More Help Urged for HIV Tenants
Tenants’ complaints about inadequate attention from management at a West Hollywood apartment complex built for people living with AIDS prompted a city-ordered review that concluded that additional staff is needed to assist the sick.
The report by a New York consultant found that although a majority of tenants were well-served at the complex, management of Palm View Apartments must do a better job defining “independent living” so that all residents clearly understand what kind of services to expect.
Among its 20 recommendations, the study also advised West Hollywood Community Housing Corp., which operates the 40-unit apartment building, to hire an additional resident services coordinator, noting that one staff member handles too many tenants at 12 buildings managed by the firm.
In September, the housing corporation was given 90 days to respond to the consultant’s report and develop a plan of action. After the corporation asked for an additional 30 days at a Dec. 1 City Council session, its response is expected at tonight’s meeting.
Under an agreement with the city of West Hollywood, the company is responsible for providing subsidized units for low-income people living with AIDS. Staff members are to monitor residents’ needs for social services, but tenants live on their own. The $6.5-million complex, which opened in 1998, was funded with city and county money and private donations from the entertainment industry. Many of the 48 tenants were referred to Palm View by the Actor’s Fund of America, which put $2.5 million into the project.
At Palm View, individuals are responsible for securing their own supportive care, said Paul Zimmerman, executive director of the West Hollywood Community Housing Corp. If residents need help connecting to services, they can call on the resident services coordinator for a referral, he said.
The consultant’s study came after four neighbors complained that tenant Kevin McDaniel was virtually abandoned by managers of the complex when his health took a quick turn for the worse a year ago. His neighbors noticed that he hardly came out of his unit and appeared disheveled and lethargic.”He looked like a survivor from Auschwitz,” said David Joseph, a fellow tenant. “We were concerned. He wouldn’t come to the door, he wouldn’t answer his phone.”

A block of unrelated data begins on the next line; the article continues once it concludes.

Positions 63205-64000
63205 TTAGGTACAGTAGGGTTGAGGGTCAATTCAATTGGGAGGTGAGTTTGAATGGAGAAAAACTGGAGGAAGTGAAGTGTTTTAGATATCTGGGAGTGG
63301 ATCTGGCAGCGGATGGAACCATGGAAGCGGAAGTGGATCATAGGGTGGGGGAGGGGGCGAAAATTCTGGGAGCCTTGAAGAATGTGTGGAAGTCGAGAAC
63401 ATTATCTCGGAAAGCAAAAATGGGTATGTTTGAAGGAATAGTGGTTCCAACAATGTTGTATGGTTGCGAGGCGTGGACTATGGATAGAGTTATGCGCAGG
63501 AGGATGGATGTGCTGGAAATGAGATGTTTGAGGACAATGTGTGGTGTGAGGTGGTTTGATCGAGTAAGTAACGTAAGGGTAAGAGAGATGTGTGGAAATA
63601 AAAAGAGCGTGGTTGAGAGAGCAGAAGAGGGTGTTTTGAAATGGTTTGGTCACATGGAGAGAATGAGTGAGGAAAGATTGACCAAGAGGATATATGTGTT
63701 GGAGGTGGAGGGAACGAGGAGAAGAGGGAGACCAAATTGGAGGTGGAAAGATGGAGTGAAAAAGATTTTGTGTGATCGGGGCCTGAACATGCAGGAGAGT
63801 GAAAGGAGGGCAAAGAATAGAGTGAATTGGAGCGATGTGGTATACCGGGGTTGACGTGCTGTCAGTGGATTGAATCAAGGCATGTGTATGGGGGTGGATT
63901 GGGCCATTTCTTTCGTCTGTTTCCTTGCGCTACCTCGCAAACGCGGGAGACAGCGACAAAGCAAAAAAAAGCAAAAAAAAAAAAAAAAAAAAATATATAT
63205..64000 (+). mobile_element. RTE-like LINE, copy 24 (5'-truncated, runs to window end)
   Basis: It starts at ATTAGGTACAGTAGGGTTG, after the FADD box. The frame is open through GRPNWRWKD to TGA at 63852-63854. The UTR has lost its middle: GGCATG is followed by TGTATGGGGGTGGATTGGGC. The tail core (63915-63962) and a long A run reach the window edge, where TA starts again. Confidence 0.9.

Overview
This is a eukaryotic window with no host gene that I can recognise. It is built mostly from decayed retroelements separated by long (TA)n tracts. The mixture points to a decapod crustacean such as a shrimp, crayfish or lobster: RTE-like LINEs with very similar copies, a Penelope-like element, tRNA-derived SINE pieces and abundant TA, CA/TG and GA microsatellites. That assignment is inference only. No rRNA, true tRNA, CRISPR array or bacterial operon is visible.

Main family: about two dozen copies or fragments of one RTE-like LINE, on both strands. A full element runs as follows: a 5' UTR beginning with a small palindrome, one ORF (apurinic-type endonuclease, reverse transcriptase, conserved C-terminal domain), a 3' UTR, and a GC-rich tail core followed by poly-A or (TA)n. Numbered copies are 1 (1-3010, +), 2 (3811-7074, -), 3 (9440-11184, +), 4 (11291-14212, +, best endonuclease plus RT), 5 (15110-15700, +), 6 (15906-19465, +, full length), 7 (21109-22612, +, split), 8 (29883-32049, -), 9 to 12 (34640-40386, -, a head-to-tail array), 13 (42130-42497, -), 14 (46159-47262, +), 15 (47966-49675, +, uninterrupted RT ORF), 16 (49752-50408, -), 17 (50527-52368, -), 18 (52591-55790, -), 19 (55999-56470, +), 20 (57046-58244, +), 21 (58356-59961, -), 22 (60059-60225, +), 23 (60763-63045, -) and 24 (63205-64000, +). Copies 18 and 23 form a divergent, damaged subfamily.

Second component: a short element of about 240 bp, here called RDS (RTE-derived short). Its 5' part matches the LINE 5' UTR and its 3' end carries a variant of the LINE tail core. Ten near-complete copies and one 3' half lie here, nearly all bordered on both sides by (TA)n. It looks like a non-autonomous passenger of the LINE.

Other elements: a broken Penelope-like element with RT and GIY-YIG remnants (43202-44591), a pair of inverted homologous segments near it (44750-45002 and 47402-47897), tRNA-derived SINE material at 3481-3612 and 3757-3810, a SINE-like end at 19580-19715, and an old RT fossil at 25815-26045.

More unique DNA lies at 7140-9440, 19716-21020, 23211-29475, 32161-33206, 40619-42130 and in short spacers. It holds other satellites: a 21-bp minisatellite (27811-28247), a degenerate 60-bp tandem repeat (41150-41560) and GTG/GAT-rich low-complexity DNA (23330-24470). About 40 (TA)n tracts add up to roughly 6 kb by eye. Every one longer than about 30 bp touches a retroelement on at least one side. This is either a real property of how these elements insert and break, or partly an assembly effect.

At least four residents say they called Lee Myers, the resident services coordinator, voicing concerns for McDaniel. Myers told them she was aware of the situation but that McDaniel had not asked for help, the residents say.
The neighbors called an emergency medical hotline in March and building managers contacted the Sheriff’s Department about McDaniel’s condition. The 38-year-old, who was diagnosed as having AIDS in 1991, was hospitalized at Cedars-Sinai Medical Center.
At the time, McDaniel had withered to 117 pounds. After a 21-day hospital stay, he returned to Palm View, where he receives in-home support services. He now weighs about 160 pounds.
Zimmerman denied that McDaniel was neglected. He said staffers checked on him for three months prior to his hospitalization, but McDaniel had refused assistance. Privacy issues prevented them from discussing their interaction with McDaniel with other tenants, Zimmerman said.
“I have to respect and honor what [people want] until it gets to a point where they can’t make a decision for themselves,” said Myers. She said she checked on McDaniel weekly, suggesting he get medical attention. In the two weeks before he was hospitalized, Myers said, she called him every other day.
While McDaniel said he does not remember what happened the day he was hospitalized, he said last week that he did not recall any attention from Myers in the months before his episode.
“She never sat me down, tried to talk to me or show any real concern,” said McDaniel. “I don’t remember getting any phone calls.”
Local AIDS health service providers say the independent living model for people with AIDS is a helpful option, but that residents often experience severe side effects from their medications, especially when changing regimens.
“It’s very easy to get dehydrated and weak with nausea,” said Laura Black, director of nursing for the AIDS Healthcare Foundation. “You can get so weak and not be able to help yourself.”
After learning about McDaniel’s case, Councilman Sal Guarriello said, “I’m furious. Do you have to wait [until] they’re dying before you pay attention?”
West Hollywood Mayor Jeffrey Prang said the city is committed to finding solutions to tenants’ concerns.
“We have been really proud of the fact that we’re able to provide these people affordable housing and some quality of life,” Prang said. “We probably won’t make everybody happy, but we do the best we can.”